United States District Court, W.D. North Carolina, Charlotte Division
Cogburn, Jr., United States District Judge
MATTER is before the Court on defendant's Motion
to Dismiss based on improper venue. Having considered
defendant's motion and reviewed the pleadings, the Court
enters the following findings, conclusions, and Order.
is charged in the Superseding Bill of Indictment (#16) with
one count of wire fraud in violation of 18 U.S.C. § 1343
(Count One) and two counts of transactional money laundering
in violation of 18 U.S.C. § 1957(a) (Counts Two and
Three). In support of his Motion to Dismiss, defendant
contends that venue is not properly laid in this district.
venue, the charging instrument asserts venue in the Western
District of North Carolina, and provides that defendant
allegedly sent victim S.F. (a resident of Cornelius, North
Carolina) an email on or about January 25, 2016, while S.F.
was in this District. It is further alleged that such email
contained false representations about a proposed business
transaction, including that it would result in a profit to
S.F. of $20, 000 within one week. (Id. at
¶¶ 3, 4 & 10). After receiving the email, S.F.
purportedly wired $131, 400 from this District to
defendant's business “Triple Play Sales” in
Florida. (Id. at ¶¶ 5 & 10). It is
also alleged that defendant falsely represented to S.F.
(while S.F. was in this District) that he was going to
contribute $30, 000 of his own money to complete the
transaction. (Id. at ¶¶ 3, 4 & 10).
receiving S.F.'s money, the Grand jury alleges that
defendant did not use it as promised, but instead used it to
pay unrelated business and personal expenses, including the
two transactions constituting the transactional money
laundering charged in Counts Two and Three. (Id. at
¶¶ 6 & 12). When S.F. confronted defendant
about his failure to return S.F.'s principal and income
from the transaction, defendant allegedly made a series of
misrepresentations to S.F. transmitted via electronic
communications to this District to keep S.F. from taking
action to recover his money. (Id. at ¶¶
7& 10). Further, it is alleged that when S.F. confronted
defendant about these misrepresentations, defendant admitted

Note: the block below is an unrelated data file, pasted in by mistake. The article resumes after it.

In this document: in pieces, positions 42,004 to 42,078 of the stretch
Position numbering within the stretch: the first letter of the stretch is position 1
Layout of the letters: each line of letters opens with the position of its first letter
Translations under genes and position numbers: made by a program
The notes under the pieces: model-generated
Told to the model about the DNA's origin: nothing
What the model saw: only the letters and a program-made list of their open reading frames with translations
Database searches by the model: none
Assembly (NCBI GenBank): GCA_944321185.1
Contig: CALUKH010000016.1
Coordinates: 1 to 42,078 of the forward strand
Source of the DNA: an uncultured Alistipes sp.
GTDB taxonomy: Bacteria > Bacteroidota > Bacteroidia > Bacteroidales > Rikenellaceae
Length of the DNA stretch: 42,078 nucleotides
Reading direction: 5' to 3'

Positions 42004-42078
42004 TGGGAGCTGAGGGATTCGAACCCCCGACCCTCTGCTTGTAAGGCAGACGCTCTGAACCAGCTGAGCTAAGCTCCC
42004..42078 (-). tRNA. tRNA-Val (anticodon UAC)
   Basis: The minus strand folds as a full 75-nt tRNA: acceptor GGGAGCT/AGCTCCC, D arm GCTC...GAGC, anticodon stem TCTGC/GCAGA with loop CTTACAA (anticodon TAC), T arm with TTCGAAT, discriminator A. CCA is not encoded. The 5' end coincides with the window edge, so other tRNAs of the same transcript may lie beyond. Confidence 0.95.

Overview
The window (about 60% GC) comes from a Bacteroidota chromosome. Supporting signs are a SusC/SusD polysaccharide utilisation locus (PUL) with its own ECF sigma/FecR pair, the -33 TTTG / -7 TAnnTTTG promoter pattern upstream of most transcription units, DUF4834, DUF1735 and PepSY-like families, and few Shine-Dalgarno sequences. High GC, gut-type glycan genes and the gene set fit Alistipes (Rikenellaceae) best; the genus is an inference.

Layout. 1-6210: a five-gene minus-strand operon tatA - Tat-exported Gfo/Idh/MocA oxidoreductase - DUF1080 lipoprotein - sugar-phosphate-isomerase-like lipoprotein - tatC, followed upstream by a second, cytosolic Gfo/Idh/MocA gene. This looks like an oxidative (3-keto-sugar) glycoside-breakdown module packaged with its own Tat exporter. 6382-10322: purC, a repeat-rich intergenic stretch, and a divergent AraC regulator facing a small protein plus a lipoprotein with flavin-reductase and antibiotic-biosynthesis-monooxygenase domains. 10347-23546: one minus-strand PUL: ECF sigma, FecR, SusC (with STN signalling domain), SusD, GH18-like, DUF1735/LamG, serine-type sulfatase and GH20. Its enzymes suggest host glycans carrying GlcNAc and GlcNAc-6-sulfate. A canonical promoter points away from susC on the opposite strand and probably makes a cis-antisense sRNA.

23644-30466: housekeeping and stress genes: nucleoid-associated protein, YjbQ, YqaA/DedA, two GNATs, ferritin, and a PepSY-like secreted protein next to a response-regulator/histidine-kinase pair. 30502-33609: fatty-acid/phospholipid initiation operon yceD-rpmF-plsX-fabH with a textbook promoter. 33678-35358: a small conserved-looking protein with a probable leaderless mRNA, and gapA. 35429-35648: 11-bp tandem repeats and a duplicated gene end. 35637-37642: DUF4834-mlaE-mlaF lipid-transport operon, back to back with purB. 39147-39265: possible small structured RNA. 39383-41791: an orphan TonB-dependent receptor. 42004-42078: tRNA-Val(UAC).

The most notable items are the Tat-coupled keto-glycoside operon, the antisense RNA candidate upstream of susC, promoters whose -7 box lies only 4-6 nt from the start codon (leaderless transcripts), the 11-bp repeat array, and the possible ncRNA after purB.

to S.F. during a telephone call (while S.F. was in this
District), that he “f*cked up” and subsequently
sent a few lulling payments to S.F. into this District.
(Id. at ¶ 8).
federal criminal defendant is entitled to be tried in the
federal district where the alleged crime was committed. U.S.
Const. art. III, § 2, cl. 3; U.S. Const. amend. VI;
Fed.R.Crim.P. 18. Determining proper venue protects the
accused “from the inconvenience and prejudice of
prosecution in a far-flung district bearing no connection to
their [alleged] offenses.” United States v.
Smith, 452 F.3d 323, 334 (4th Cir. 2006). Venue
“is not a substantive element of a crime, ”
United States v. Griley, 814 F.2d 967, 973 (4th
Cir.1987), but instead “is similar in nature to a
jurisdictional element, ” United States v.
Johnson, 510 F.3d 521, 527 (4th Cir. 2007).
the question of venue is one for the jury, but need only be
proven by a preponderance of the evidence. United States
v. Burns, 990 F.2d 1426, 1436 (4th Cir. 1993). However,
a defendant, as defendant has herein done, must challenge
venue in advance of trial if the asserted venue defect is
apparent on the face of the indictment. United States v.
Collins, 372 F.3d 629, 633 (4th Cir. 2004). Here,
defendant attempts to provide facts outside the charging
document by way of affidavit. When a motion to dismiss for
improper venue is a pretrial motion under Rule 12,
“only the indictment may be considered. Evidence beyond
the face of the indictment should not be considered.”
United States v. Engle, 676 F.3d 405, 415 & n.6
(4th Cir. 2012) (quoting United States v. Forrest,
182. F.3d 910 (4th Cir. 1999) (per curiam)).
considering the arguments of defendant and the government,
the Court finds that venue lies as to each count. United
States v. Bowens, 224 F.3d 302, 308 (4th Cir. 2000).
When the essential elements of conduct as to each conduct are
compared to the allegations of the Superseding Indictment, it
is readily apparent that defendant committed acts in the
Western District of North Carolina that furthered the crimes
Count One, which alleged wire fraud, the Superseding
Indictment is replete with alleged acts supporting the charge
that occurred in this district. The victim of the alleged
wire fraud was located in this district and defendant
allegedly contacted the victim in this district on multiple
occasions via electronic communications in furtherance of the
alleged offense. Further, defendant allegedly sent the victim
lulling payments as part of the alleged scheme to defraud.
United States v. Georgiadis, 819 F.3d 4, 12 (1st
Counts Two and Three, which allege money laundering, venue is
also properly laid in this district. While United States
v. Cabrales, 524 U.S. 1 (1998) interprets the general
venue provisions of 18 U.S.C. § 3237(a), that provision
applies “[e]xcept as otherwise expressly provided by
enactment of Congress.” 18 U.S.C. §3237(a).
Congress has, in response to Cabrales, so expressly